Why using Microsoft Word’s Normal template is like matching socks

If every document you draft starts with either a completely blank page or the last version of whatever you’re drafting, you’re missing out on the power of custom templates. Click the title above to see the essential elements of a custom pleading template, plus find out what digging in your sock drawer has in common with working in Microsoft Word.

The 4 Biggest Time-Saving Microsoft Word Features You’re Probably Not Using

Want to do things faster in Microsoft Word? These four time-saving features are where you will get the most bang for your buck. Learning these will shave time off daily repetitive tasks, making you more efficient (and maybe even helping you get out of the office earlier!). Click the link below to find out more about how these features can make you more efficient.

7 Ways To Screw Up A Table of Authorities

Microsoft Word’s Table of Authorities feature isn’t exactly known for its user-friendliness. Nobody’s ever said the word “automagically” about it. And more than one enterprising software vendor has found a lucrative niche making an easier-to-use interface for TOAs. I’ve had to use this feature myself on several occasions recently, and I’ve rediscovered seven ways you can easily (and thoroughly) screw up a Table of Authorities. Do yourself a favor and click through to learn from my mistakes!

Easy-to-read file folder labels for trial exhibits using Mail Merge

The last thing you need to be doing during a trial is frantically searching for the right exhibit. Laying your hands on the correct document becomes a whole lot easier when they’re in file folders marked with clear, easy-to-read labels. Here’s how to use Microsoft Word’s Mail Merge feature to transform your exhibit list into a set of labels with the exhibit number in large spot-it-from-across-the-room print.

In praise of text expansion (or, how to keep from typing the same thing 100 times)

If you find yourself stuck typing “Brief in Support of American Amalgamated Consolidated Widget Corporation’s Second Amended Motion for Leave of Court to Conduct On-site Inspection” for the umpteenth time, let me show you how to get out of all that repetitive typing. It’s a concept called “text expansion”, and you don’t even need extra software to do it. Click the link below to learn how to use this feature in Microsoft Word.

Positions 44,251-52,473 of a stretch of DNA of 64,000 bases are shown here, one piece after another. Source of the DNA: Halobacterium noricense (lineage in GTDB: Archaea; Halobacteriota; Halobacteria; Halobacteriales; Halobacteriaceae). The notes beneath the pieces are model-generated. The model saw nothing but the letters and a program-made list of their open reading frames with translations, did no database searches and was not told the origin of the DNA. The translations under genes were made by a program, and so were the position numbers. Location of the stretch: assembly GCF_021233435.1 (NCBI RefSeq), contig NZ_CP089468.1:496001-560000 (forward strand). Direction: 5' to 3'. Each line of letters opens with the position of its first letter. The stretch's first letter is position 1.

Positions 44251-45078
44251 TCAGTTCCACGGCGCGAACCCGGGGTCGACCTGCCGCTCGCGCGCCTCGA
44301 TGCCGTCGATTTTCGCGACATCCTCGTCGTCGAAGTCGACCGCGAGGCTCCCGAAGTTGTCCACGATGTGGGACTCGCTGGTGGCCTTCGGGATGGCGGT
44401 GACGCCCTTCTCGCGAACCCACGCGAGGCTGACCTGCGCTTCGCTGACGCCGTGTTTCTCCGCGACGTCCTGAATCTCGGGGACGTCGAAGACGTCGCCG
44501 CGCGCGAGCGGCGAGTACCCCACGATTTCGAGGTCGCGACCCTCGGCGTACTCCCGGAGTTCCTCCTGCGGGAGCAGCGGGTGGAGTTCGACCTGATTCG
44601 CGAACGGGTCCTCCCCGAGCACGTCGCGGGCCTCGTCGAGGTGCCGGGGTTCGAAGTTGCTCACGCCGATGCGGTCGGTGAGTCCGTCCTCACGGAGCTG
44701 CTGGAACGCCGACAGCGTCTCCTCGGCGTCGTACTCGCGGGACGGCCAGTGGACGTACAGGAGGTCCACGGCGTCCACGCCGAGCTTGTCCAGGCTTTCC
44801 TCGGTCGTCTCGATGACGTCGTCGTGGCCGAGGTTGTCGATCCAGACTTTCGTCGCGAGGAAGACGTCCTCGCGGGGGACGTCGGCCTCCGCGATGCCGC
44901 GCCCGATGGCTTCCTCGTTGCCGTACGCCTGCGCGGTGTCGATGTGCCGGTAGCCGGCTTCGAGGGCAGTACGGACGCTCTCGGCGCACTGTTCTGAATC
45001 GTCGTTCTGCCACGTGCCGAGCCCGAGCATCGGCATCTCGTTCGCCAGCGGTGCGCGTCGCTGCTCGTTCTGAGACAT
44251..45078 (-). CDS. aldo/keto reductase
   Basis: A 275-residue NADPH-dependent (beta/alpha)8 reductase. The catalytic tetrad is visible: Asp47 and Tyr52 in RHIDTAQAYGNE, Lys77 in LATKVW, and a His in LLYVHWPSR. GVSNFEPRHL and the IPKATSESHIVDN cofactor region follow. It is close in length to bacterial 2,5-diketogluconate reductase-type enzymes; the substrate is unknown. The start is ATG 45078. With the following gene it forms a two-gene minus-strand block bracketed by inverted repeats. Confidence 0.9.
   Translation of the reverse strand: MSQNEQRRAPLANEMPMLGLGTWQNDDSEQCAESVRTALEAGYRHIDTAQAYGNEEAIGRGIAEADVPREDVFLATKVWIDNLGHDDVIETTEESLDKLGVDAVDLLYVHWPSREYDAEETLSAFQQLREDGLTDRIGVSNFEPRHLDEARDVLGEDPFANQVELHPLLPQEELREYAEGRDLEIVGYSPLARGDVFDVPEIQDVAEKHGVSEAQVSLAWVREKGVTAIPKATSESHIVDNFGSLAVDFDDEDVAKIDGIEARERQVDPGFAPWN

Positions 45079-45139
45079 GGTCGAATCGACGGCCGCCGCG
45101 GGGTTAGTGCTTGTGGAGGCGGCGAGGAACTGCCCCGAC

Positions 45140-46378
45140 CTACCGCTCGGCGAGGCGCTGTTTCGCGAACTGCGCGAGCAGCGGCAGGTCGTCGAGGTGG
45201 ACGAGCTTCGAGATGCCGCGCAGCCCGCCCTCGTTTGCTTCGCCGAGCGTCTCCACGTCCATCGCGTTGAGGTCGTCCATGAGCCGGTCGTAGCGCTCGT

Reader Question: How to embed the current paragraph number in your text

If you’ve ever had to type “#. Defendant denies the allegations of Paragraph # of Plaintiff’s Complaint” over and over again, you’ll appreciate this reader’s dilemma. Watch me demonstrate how an intelligent use of a little-known field in Microsoft Word can let you embed the current paragraph number within the actual paragraph text so you’re not stuck going back and fixing them as you add/delete paragraphs during the editing process. Click the link below to view the video.

Reader Question: Copying WordPerfect footnotes to Microsoft Word

You know how I’m always telling you that the best way to get your old WordPerfect text into a new Microsoft Word document is to just copy it over? Well, that’s not always the case. Sometimes Microsoft Word doesn’t “translate” WordPerfect text into just the right Microsoft Word equivalent. A reader pointed out that doing a straight copy of WordPerfect footnotes into Word makes the numbering sequence go all wonky. Click the title above to find out how to copy those footnotes so you don’t spend forever fixing them. (Oh, and look at the very bottom of the tutorial. You’ll see a section that says “Members Only” which contains a link to a downloadable pdf version. If you don’t see the link, go to https://legalofficeguru.com/login and put in your user id [your email address] and password.)

Printing Envelopes and Labels, Part 2: Labels

In a very belated follow-up to my post on how to create and format envelopes in Microsoft Word, here’s a post on how to create and format labels. Both originate from the Mailings tab in versions 2007 and 2010 of Word or from the Tools menu of versions 2002 and 2003 – not exactly the easiest places to find! I’ve included instructions for both the ribbon and non-ribbon versions of Word for those who haven’t upgraded to the latest release. Click the link below to see the full illustrated tutorial.

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